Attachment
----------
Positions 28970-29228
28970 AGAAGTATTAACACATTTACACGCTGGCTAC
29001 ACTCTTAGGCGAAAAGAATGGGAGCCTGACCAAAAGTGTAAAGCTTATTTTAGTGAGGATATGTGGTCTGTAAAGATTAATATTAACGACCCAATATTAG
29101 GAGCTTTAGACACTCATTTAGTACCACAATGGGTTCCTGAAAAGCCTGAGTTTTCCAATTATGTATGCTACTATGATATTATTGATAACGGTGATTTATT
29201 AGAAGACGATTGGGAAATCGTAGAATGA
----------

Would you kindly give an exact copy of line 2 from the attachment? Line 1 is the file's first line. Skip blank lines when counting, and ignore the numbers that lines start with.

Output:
28970 AGAAGTATTAACACATTTACACGCTGGCTAC